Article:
Appeals from judgment of sentence of Court of Common Pleas, Trial Division, of Philadelphia, April T., 1972, Nos. 1083 to 1086, inclusive, in case of Commonwealth of Pennsylvania v. Samuel Porter.
Harold L. Randolph, and Nix & Randolph, for appellant.
David Richman, Assistant District Attorney, and F. Emmett Fitzpatrick, District Attorney, for Commonwealth, appellee.
Watkins, P. J., Jacobs, Hoffman, Cercone, Price, Van der Voort, and Spaeth, JJ. Opinion by Price, J.
[ 229 Pa. Super. Page 316]
On November 3, 1972, the appellant, Samuel Porter, was convicted of Aggravated Robbery, Aggravated Assault and Battery, Burglary of a Motor Vehicle, and Violation of the Uniform Firearms Act by the lower court sitting without a jury. Post-trial motions for arrest of judgment and new trial were denied, and appellant was sentenced on March 2, 1973, to concurrent terms of imprisonment of 1 to 3 years for burglary; 2 1/2 to 10 years for robbery; 1 to 2 years for the firearm violation. Sentence was suspended on the assault and battery conviction.
The appellant raises three assignments of error: (1) that the evidence was insufficient to return a guilty verdict, (2) that the seizure of appellant's blood violated his Fourth Amendment rights, and (3) that the court below erred in admitting evidence of blood typing. A review of the record convinces us that the trial court did not so err, and accordingly, the judgment of sentence will be affirmed.
[ 229 Pa. Super. Page 317]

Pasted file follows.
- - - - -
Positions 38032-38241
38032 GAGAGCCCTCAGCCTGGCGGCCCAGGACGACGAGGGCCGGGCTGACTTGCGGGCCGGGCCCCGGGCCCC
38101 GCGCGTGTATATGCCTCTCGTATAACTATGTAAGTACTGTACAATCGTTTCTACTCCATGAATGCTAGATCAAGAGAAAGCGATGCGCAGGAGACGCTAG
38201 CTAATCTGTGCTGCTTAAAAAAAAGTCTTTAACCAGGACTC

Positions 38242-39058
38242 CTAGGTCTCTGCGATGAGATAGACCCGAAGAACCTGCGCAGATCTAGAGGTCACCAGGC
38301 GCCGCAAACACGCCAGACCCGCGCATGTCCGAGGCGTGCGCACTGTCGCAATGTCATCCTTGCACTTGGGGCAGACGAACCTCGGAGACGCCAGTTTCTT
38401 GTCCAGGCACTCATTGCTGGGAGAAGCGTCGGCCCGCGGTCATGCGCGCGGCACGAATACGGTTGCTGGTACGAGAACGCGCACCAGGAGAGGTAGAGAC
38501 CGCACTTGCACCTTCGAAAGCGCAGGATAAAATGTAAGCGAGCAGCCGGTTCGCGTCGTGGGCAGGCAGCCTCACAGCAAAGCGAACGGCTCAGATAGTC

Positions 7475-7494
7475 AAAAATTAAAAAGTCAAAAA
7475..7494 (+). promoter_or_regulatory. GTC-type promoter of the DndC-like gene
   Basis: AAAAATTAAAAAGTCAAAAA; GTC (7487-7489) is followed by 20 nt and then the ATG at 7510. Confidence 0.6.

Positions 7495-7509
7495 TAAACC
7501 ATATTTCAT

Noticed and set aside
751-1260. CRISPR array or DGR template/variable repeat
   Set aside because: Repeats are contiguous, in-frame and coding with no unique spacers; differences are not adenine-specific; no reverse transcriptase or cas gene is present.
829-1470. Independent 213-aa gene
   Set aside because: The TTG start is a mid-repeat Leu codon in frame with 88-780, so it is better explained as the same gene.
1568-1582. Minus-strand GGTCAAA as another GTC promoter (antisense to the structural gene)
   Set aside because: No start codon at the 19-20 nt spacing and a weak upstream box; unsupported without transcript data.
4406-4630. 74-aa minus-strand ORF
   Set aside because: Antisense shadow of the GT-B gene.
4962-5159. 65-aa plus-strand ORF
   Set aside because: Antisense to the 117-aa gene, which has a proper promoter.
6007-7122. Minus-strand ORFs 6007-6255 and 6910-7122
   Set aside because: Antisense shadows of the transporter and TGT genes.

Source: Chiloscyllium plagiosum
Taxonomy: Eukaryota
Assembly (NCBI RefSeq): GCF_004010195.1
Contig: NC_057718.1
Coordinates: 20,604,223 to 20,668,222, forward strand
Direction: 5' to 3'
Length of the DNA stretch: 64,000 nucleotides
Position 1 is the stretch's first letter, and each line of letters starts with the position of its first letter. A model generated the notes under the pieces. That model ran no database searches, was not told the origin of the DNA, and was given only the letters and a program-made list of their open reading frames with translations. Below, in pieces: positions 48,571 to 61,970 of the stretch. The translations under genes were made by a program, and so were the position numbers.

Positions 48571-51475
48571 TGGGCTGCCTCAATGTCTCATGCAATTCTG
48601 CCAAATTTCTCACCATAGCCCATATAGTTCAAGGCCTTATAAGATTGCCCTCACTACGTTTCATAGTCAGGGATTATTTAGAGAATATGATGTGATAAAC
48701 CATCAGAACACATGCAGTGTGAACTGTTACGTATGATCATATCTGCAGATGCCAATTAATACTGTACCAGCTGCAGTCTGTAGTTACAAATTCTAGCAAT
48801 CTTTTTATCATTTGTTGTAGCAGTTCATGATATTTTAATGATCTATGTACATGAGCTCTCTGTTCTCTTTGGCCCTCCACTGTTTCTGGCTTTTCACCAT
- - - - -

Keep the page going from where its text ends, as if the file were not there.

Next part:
Viewing the evidence in a light most favorable to the Commonwealth, Commonwealth v. Portalatin, 223 Pa. Superior Ct. 33, 297 A.2d 144 (1972), the testimony established the following facts: On February 15, 1972, at 2:00 p.m., a meat delivery truck driver became the victim of a robbery at gunpoint. The complainant, Brooks McCollough, had just delivered a load of spareribs to a barbecue restaurant and had received a brown paper bag containing approximately $700.00 as payment. Mr. McCollough then returned to the cargo section of his truck, to prepare for his next delivery.
As he was bent over in the front of the cargo section, with his back to the door, Mr. McCollough felt the truck shake and heard a voice say, "Hold it; this is a stick-up". Mr. McCollough was frisked and the brown paper bag containing the cash payment was stolen from his hip pocket. Several seconds elapsed, when Mr. McCollough heard a shot, felt pellets strike his left hand, and heard footsteps running past the truck.
The complainant then turned to face the door and saw a double-barrelled, sawed-off shotgun lying on the floor. He stepped outside and saw two men running away from the truck. He returned to the truck, where he noticed fresh blood -- which had not been there before -- on the floor and one wall. Mr. McCollough notified the police and later received treatment at the nearest hospital for superficial wounds. His hand was intact, and did not bleed profusely at any time.
While at the hospital, Mr. McCollough was interviewed by Detective Linso. The complainant described one of his attackers as a black man, about 6 feet tall, wearing a brown leather jacket. The other wore a black leather jacket.
Detective Linso then received instructions to go to Temple University Hospital to interview the victim of another shooting. This victim was Samuel Porter, the appellant ...